Women in the skilled trades

Angela Bezanson has been at FMF Cape Scott for 12 years, and currently works on repairing and maintaining underwater weapons systems.

Women excelling in skilled trades at FMF Cape Scott

By Ryan Melanson,
Trident Staff

Narissa Crawford-Daniels recently transitioned from an administrative at FMF to beginning a new career as a ship repair apprentice.

The modern Royal Canadian Navy is one taking steps to promote an increasingly diverse workforce along gender lines, with proud men and women serving alongside each other across ranks and trades. And while women can be found in all roles on RCN ships, these efforts are also taking place behind the scenes, and amongst the largely-civilian teams at the Navy’s Fleet Maintenance Facilities.

At FMF Cape Scott in Halifax, Angela Bezanson, a certified red seal industrial mechanic, is one of the many women among the roughly 1,200 skilled employees who support the Atlantic Fleet. She’s been with FMF for 12 years, and as a Marine Mechanical Technician, works on maintaining the underwater weapons systems found in HMC ships and submarines.

“The best part about working in the trades for the RCN is the pride in the work we do,” Bezanson said.

“The work plays a part in protecting our country, and it allows the ship’s companies to perform at their best and come home safe.”

It’s a demanding and often stressful job that brings new challenges each day, and has even taken Bezanson out of the country to help maintain ship equipment as part of a mobile repair parties. Working with, and learning from, experienced colleagues, however, has allowed her to gain confidence and take on new responsibilities over the years.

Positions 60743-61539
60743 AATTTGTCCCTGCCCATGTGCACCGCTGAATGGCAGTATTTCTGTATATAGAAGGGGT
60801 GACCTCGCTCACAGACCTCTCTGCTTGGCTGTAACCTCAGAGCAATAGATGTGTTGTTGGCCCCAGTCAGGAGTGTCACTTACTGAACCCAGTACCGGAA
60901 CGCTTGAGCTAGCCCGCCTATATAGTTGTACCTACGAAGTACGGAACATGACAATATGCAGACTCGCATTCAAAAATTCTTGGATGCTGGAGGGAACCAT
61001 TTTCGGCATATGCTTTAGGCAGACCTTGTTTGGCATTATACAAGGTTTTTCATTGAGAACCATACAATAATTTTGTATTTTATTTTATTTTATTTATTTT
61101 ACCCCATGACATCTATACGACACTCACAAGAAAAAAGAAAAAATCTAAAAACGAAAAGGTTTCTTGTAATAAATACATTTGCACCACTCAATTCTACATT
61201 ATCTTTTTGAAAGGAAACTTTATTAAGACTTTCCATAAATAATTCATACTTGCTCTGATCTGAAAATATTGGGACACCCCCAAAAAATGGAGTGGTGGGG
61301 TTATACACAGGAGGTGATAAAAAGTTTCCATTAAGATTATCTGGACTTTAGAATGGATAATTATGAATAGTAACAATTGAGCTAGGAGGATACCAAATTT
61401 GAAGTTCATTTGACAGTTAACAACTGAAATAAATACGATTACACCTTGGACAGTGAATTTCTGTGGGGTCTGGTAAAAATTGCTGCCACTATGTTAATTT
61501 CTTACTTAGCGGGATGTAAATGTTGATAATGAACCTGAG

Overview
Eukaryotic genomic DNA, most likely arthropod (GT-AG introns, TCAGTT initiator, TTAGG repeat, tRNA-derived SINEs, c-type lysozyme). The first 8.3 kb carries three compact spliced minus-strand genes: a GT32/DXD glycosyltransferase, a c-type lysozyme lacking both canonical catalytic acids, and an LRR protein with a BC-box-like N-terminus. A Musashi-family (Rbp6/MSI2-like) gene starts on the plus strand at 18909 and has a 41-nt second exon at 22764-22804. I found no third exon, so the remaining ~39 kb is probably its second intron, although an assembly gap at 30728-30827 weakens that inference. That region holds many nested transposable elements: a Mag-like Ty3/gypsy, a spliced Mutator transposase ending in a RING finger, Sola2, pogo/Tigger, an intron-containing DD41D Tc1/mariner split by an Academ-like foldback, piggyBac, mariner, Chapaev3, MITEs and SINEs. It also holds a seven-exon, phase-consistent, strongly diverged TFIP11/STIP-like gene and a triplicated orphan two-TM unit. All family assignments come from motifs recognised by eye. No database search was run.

“I’ve stayed with the organization because it continues to challenge me. My job builds confidence and allows for individual growth,” she added.

Just as the RCN takes pride in creating opportunities for women to excel among the ranks, the organization has also shown a commitment to supporting women in the trades, and it’s something employees at Cape Scott feel they can take advantage of.

“It’s not a secret that this is still a male-dominated field, which is the way it’s always been, but we’re definitely seeing more women moving up and into new roles within the organization. I think there are plenty of opportunities for those who want them,” Bezanson said.

“There’s a lot of different paths your career can take, which is one of the perks of being here. I didn’t realize that before I came to Cape Scott, and it’s something I try to share with people. This is a huge organization and there’s a lot of room for growth depending on your aspirations.”

As someone who’s recently taken advantage of one of those opportunities to advance her career, Narissa Crawford-Daniels echoed those comments. After more than a decade supporting FMF from her desk job in administration, she’s recently moved to the shop floors to begin an apprenticeship, and says there’s no regrets six months into the change.

“It was scary coming into a new environment after following the same work routine for 13 years, but I’ve had a lot of support so far.”

As a ship repair apprentice, her first jobs have focused on the weatherproof tarps and coverings that are needed for equipment on ships, and Crawford-Daniels said completing the first project in her new shop was a milestone moment.

“To start something from a pattern, put together the materials and actually create and finish it is very different from the work I was doing before. The result of the work was a tangible thing in my hands that I created, to be used on a ship. It felt awesome.”

Both women said they saw their workplace as attractive option for women looking to start or advance a career in the skilled trades inside a respectful and supportive environment.

“You won’t regret it. The opportunities here allow you to make your career as diverse as you want it to be,” Bezanson said.